Moses has learned humility.  He takes off his shoes and approaches God as holy – God as king.  Let’s read on.  Then the LORD said, “I have surely seen the affliction of my people who are in Egypt and have heard their cry because of their taskmasters . . . Come, I will send you to Pharaoh that you may bring my people, the children of Israel, out of Egypt.” But Moses said to God, “Who am I that I should go to Pharaoh and bring the children of Israel out of Egypt?” Did you catch that?  Who am I that I should go? God’s answer?  I will be with you. Moses has finally leaned the lesson that he could only learn in the desert – the lesson of dependence.  Apart from me, Moses, you can do nothing.  God reveals to Moses His kingly name, “I AM WHO I AM”.  “Who am I?” God says, “I am the only self-existent infinite being in the entire universe. Everything else is dependent upon me and I am dependent upon nothing. I am King over all, and Moses, now that you understand that, I am going to use you to go get my people and lead them out and on this very mountain you will worship me as such.”  That’s what wilderness school does, it strips us of our pretenses and our ego, so we can learn how to depend on God.

Egypt Learns that God is Lord: This sets us up for the climax of the Egyptian enslavement.  Moses and his brother Aaron stand before Pharaoh in Exodus 5 and demand that he “let my people go”. But Pharaoh said, “Who is the LORD, that I should obey his voice and let Israel go? I do not know the LORD, and moreover, I will not let Israel go.” Pharaoh will be introduced to the Lord soon enough.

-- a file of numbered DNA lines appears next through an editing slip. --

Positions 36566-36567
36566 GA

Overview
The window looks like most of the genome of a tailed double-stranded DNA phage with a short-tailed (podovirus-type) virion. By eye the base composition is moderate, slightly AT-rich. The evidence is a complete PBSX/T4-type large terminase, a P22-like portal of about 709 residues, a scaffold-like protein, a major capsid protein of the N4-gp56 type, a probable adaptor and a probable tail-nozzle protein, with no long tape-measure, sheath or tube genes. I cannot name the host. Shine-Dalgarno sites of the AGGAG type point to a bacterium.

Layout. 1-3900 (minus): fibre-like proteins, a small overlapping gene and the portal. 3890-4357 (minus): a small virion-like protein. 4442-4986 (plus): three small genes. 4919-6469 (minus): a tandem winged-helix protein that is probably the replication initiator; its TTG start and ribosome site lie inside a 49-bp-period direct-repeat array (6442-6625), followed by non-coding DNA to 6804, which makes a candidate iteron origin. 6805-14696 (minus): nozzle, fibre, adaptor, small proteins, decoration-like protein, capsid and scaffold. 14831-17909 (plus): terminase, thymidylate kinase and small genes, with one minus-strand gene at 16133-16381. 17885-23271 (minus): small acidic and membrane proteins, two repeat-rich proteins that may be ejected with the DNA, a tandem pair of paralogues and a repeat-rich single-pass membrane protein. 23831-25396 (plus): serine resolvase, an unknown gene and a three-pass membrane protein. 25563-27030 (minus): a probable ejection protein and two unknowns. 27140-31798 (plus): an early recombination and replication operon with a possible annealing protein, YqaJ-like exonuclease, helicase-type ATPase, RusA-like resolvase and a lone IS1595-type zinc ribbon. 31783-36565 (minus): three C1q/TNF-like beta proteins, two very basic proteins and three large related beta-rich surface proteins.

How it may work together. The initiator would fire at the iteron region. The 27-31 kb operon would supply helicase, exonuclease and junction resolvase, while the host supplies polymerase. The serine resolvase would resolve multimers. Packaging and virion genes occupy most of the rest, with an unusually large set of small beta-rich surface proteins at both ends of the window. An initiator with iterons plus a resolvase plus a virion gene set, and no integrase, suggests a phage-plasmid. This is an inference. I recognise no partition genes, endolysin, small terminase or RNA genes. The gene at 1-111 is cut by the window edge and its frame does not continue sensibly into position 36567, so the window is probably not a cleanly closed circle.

I want to show you this picture.  This is the Temple of Dendur on display at the Metropolitan Museum, NYC.  I took this picture during a trip there with my university class.  It was built by the Romans at a much later date, but it is a good representation of Pharaoh’s morning temple from the time of Moses.  The temple stood on the West bank of the Nile. Every morning Pharaoh would bring water from the Nile up to the temple.  He was responsible for keeping the Maat. the idea that “things are right if they are the way they should be.  The way things should be is determined by past. . . the king was the dispenser of order, the dispeller of chaos.”  This was a very important religious custom.  The pharaoh had to appease the gods every day to keep order. 

As we stood in the Metropolitan Museum, my professor read Exodus 7:14-19.  Now I want you to understand what is going on here – this is not an attack upon the Egyptian people, although the polluting of their major water source would have been devastating – it is an attack upon their religious system.  How is Pharaoh going to appease the gods and keep the maat if the water has turned to blood?  The orderly religious system of the Egyptians was being completely overturned.  And on it goes – each of the plagues are specifically designed to attack one aspect of the Egyptian religion, to expose one of their false gods as a lie, so that the Egyptians will know that “I am the Lord”.